In February 2016, demolition crews started tearing down the K-27 gaseous diffusion building.
Now, only months later, the Oak Ridge Office of Environmental Management and its contractor UCOR have already completed demolition on more than 65 percent of the four-story, 383,000-square-foot facility, the U.S. Department of Energy said.
K-27 is the last of five large gaseous diffusion facilities to be torn down at the East Tennessee Technology Park, or ETTP, which was formerly known as the Oak Ridge Gaseous Diffusion Plant and often referred to as the former K-25 site.
“Due to the heavy contamination and state of the 1940s facility, K-27 was one of the environmental management’s highest cleanup priorities,” the DOE Office of Environmental Management, or EM, said in a May 31 newsletter. “The progress taking down the facility moves EM closer to fulfilling its Vision 2016—the removal of all five gaseous diffusion buildings from the site by year’s end. It is not only a significant goal for EM and Oak Ridge, but it will also mark the first time in the world that a uranium enrichment complex has been cleaned and removed.”
A significant amount of work occurred inside K-27 during the past two years before demolition crews could begin.
“The men and women working on this project are doing a phenomenal job,” ETTP Portfolio Federal Project Director Wendy Cain said. “I think we can attribute our success and impressive pace of work to our talented team and our organization’s ability to continually learn and apply lessons from previous projects to help us perform as efficiently as possible.”
Deactivation, which concluded in January, included removing hazardous and radioactive materials to ensure protection of workers, the public, and the environment; isolating utility systems; and ensuring structural stability. In addition, all materials that could cause a nuclear criticality were removed.
To date, demolition crews have produced more than 4,000 truckloads of debris from the K-27 work site that have been shipped to the onsite disposal facility, known as the Environmental Management Waste Management Facility (it’s on Bear Creek Road west of the Y-12 National Security Complex). Most importantly, all of this work is being achieved safely, the DOE Office of Environmental Management said.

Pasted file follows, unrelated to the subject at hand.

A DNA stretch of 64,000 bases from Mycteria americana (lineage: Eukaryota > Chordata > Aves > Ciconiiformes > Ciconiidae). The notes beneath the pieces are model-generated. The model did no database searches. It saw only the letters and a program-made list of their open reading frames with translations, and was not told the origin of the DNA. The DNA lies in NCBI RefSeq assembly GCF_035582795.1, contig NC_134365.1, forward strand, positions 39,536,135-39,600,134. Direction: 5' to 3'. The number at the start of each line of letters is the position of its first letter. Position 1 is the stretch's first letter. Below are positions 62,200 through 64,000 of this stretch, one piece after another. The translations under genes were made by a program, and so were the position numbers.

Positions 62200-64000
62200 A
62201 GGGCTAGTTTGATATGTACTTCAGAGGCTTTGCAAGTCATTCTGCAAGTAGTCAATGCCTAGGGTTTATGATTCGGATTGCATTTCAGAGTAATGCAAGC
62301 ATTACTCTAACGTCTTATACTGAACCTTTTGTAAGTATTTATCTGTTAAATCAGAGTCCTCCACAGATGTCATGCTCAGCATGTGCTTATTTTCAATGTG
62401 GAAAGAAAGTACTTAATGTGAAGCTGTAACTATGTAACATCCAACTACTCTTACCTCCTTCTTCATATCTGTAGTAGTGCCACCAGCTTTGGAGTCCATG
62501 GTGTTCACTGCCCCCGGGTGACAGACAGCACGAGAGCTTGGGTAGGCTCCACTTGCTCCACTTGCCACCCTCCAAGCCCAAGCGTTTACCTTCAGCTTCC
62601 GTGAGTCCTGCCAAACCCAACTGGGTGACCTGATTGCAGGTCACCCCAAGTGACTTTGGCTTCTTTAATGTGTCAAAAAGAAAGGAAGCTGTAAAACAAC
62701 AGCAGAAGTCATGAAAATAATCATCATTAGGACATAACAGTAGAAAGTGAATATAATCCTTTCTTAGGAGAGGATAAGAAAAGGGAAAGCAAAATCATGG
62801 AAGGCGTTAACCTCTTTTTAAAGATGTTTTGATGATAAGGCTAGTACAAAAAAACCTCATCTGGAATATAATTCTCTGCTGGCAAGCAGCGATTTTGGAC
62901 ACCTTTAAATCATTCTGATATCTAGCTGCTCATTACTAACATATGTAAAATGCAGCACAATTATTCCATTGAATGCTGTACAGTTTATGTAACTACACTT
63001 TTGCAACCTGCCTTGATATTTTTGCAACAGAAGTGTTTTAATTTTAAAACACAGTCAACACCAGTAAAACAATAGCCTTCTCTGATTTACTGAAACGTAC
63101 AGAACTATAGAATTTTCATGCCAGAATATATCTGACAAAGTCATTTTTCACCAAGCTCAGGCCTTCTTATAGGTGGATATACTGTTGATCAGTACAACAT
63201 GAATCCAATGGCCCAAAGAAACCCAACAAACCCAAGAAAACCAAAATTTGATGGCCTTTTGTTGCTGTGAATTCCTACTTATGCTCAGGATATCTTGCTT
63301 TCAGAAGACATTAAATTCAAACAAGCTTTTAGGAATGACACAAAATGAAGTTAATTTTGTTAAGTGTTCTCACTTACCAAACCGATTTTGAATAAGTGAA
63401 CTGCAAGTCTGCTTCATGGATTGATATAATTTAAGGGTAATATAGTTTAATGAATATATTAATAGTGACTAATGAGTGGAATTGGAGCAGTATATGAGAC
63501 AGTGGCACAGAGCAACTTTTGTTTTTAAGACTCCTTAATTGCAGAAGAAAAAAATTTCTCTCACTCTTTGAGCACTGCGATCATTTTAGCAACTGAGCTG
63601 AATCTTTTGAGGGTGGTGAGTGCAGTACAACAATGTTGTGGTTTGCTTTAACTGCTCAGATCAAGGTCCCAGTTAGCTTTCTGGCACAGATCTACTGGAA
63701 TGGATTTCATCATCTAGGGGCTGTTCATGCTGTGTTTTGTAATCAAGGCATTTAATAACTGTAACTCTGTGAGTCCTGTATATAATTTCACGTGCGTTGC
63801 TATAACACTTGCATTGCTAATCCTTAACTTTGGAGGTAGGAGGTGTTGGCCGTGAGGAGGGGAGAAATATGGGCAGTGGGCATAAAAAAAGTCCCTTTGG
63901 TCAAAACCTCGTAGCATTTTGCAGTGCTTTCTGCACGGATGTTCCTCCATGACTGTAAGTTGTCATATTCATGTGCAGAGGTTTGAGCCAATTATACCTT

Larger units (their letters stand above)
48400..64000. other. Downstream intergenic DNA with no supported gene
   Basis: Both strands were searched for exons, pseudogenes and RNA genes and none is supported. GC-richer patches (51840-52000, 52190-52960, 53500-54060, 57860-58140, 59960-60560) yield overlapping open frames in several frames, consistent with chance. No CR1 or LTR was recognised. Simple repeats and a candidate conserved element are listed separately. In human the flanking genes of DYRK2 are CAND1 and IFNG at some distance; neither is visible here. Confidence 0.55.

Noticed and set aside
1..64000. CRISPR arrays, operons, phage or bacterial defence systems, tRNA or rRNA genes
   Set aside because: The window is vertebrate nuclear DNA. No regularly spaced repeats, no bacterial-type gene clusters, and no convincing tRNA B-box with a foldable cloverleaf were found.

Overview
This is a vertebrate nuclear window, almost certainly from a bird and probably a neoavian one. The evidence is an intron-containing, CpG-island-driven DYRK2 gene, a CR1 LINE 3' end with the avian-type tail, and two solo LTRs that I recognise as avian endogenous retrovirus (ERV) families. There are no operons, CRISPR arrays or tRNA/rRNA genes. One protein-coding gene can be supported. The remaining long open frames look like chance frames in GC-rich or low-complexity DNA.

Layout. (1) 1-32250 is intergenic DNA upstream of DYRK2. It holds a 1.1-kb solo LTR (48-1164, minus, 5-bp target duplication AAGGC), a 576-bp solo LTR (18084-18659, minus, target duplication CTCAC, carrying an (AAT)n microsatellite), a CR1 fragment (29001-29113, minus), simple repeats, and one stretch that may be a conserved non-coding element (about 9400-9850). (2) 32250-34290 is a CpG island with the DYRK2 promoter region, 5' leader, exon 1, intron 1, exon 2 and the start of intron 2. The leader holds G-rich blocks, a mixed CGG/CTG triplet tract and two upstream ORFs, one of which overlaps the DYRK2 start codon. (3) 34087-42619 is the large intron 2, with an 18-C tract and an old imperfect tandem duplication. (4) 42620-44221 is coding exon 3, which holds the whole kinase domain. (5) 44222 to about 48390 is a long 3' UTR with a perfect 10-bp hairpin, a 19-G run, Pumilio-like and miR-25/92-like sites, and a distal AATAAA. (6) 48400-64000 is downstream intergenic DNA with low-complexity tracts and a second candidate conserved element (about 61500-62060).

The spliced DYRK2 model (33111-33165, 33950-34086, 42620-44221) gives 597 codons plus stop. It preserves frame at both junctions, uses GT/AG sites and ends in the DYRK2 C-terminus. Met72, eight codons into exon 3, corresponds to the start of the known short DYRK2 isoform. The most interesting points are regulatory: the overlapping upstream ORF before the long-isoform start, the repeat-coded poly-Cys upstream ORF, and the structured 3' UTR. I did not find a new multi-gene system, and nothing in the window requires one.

The K-27 teardown follows successful demolition of four other uranium enrichment process buildings, including K-29, K-33, K-31, and the mile-long K-25 building. All of these facilities once produced highly enriched uranium for national defense and commercial energy production.
“All of these cleanup projects are paving the way to OREM’s ultimate goal for the site as a privately-owned and operated industrial park,” the newsletter said. “Each project and accomplishment adds to the inventory of clean land that can be made available for reuse and economic development purposes.
UCOR is also known as URS | CH2M Oak Ridge.
The K-25 site was built during World War II as part of the Manhattan Project, a top-secret program to build the world’s first atomic weapons. The site enriched uranium for atomic weapons and commercial nuclear power plants through the Cold War. Operations ended in 1985, and the site was permanently shut down in 1987. Now, it is being slowly converted into a large industrial park.
More information will be added as it becomes available.
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